Claude Lorrain is renowned for his light-suffused paintings of ideal landscapes with figures. He executed this work in 1681 for the Roman cardinal Fabrizio Spada. Depicted in the foreground is the risen Christ appearing on Easter morning to Mary Magdalene. With the words “Noli me tangere” (“Touch me not”), he keeps her from approaching him. On the right, the other two Marys can be seen with the angel in front of Christ’s empty tomb. Here, the biblical subject provides, above all, a welcome occasion for a well-wrought and extensive ideal landscape.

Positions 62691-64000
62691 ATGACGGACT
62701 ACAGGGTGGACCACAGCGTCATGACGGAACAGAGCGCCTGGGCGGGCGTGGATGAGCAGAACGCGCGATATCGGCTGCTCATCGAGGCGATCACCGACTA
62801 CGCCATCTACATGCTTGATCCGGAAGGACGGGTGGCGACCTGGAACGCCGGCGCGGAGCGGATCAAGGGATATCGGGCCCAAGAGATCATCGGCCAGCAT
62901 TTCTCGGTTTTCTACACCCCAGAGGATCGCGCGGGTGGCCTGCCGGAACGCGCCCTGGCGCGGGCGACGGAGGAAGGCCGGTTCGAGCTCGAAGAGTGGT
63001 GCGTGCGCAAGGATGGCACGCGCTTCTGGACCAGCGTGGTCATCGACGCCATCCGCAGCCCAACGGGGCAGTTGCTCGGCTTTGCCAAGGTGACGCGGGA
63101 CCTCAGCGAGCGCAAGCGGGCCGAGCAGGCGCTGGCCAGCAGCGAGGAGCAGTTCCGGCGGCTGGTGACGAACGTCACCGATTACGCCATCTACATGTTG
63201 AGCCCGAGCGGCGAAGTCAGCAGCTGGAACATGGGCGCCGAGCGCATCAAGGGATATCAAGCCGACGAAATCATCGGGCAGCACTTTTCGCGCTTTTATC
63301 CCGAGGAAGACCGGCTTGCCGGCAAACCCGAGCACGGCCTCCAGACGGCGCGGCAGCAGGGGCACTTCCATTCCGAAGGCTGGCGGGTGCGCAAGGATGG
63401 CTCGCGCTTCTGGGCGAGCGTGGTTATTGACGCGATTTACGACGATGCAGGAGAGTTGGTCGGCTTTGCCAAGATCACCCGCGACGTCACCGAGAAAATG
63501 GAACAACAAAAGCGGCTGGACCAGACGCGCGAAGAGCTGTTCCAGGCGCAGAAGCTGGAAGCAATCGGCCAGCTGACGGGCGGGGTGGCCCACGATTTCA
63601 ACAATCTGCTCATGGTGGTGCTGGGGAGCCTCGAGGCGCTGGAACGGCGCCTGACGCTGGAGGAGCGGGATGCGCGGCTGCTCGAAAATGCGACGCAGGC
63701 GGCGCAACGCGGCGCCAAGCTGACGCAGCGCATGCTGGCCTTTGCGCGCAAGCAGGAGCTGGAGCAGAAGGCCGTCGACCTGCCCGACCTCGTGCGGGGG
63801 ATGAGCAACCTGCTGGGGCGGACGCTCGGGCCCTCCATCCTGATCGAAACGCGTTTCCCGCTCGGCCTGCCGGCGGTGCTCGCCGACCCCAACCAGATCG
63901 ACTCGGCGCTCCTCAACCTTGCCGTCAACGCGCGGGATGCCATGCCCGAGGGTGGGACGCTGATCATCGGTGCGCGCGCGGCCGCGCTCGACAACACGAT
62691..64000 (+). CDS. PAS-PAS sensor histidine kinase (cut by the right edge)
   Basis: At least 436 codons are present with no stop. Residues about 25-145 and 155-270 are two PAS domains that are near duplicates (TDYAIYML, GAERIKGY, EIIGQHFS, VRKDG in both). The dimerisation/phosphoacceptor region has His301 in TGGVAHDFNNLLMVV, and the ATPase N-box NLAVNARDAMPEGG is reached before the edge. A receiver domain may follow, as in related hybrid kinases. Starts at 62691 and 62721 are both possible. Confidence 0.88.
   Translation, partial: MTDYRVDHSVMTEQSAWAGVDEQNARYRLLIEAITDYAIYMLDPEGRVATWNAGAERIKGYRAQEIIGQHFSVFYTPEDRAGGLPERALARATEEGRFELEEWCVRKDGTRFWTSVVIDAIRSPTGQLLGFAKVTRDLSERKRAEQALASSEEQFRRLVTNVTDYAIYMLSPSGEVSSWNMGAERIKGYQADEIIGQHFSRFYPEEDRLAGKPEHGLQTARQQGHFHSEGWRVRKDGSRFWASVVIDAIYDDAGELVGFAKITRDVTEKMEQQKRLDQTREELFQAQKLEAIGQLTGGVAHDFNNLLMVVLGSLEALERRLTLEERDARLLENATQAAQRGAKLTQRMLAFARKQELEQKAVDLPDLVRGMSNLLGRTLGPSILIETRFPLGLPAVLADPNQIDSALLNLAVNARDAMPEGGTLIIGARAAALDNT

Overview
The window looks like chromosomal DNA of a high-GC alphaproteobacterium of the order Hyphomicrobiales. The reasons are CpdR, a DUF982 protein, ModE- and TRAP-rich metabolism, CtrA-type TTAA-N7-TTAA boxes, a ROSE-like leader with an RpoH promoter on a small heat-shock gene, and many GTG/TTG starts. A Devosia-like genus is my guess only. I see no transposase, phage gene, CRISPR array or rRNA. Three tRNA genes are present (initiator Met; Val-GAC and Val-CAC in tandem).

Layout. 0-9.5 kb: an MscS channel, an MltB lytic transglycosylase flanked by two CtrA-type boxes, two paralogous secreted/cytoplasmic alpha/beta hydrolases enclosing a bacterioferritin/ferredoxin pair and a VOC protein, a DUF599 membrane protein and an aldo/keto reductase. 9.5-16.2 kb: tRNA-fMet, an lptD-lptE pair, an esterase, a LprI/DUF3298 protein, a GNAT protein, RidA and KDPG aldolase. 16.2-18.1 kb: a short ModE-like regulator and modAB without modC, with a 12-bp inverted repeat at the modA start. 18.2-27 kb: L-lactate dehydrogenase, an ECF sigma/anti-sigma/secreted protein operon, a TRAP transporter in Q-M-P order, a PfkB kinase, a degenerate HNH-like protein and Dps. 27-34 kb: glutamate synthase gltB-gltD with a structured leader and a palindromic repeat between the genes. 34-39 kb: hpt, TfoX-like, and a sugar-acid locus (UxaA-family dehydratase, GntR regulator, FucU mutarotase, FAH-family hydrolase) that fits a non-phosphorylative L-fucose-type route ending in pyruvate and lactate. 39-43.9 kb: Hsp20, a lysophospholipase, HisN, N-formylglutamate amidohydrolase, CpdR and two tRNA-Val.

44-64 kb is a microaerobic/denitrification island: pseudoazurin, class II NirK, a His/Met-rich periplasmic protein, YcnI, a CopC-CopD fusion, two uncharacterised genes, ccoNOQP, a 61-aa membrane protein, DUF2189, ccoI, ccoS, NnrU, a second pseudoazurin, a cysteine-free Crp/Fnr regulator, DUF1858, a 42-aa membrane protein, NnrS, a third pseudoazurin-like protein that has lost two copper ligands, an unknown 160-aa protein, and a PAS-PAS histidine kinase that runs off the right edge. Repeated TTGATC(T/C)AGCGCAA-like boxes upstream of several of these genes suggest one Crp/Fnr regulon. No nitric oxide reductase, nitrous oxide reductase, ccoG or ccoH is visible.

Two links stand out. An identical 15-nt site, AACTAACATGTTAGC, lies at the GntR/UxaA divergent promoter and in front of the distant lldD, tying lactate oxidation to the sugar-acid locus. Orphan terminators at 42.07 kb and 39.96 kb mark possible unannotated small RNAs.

In 1905 Carl Schaub, who lived in Frankfurt's Westend district, created a foundation which was to inherit his fortune of about one million marks. In agreement with the Städel administration, the foundation's advisory board was to use the interest to purchase art for the museum. According to the records of Dr. Alexander Berg, the lawyer entrusted with the task and an administrator at the Städel, after he had signed his will Schaub formally expressed his thanks as a donor and wished all the best for the future. During the following night, on 21 June 1905, the fifty-four-year-old Schaub took his own life. Even before the First World War, the interest from the foundation enabled the Städel to purchase pictures by Claude Lorrain and Tintoretto. Today the works purchased with the funds from the Carl Schaub Foundation are primarily destined for the Graphische Sammlung.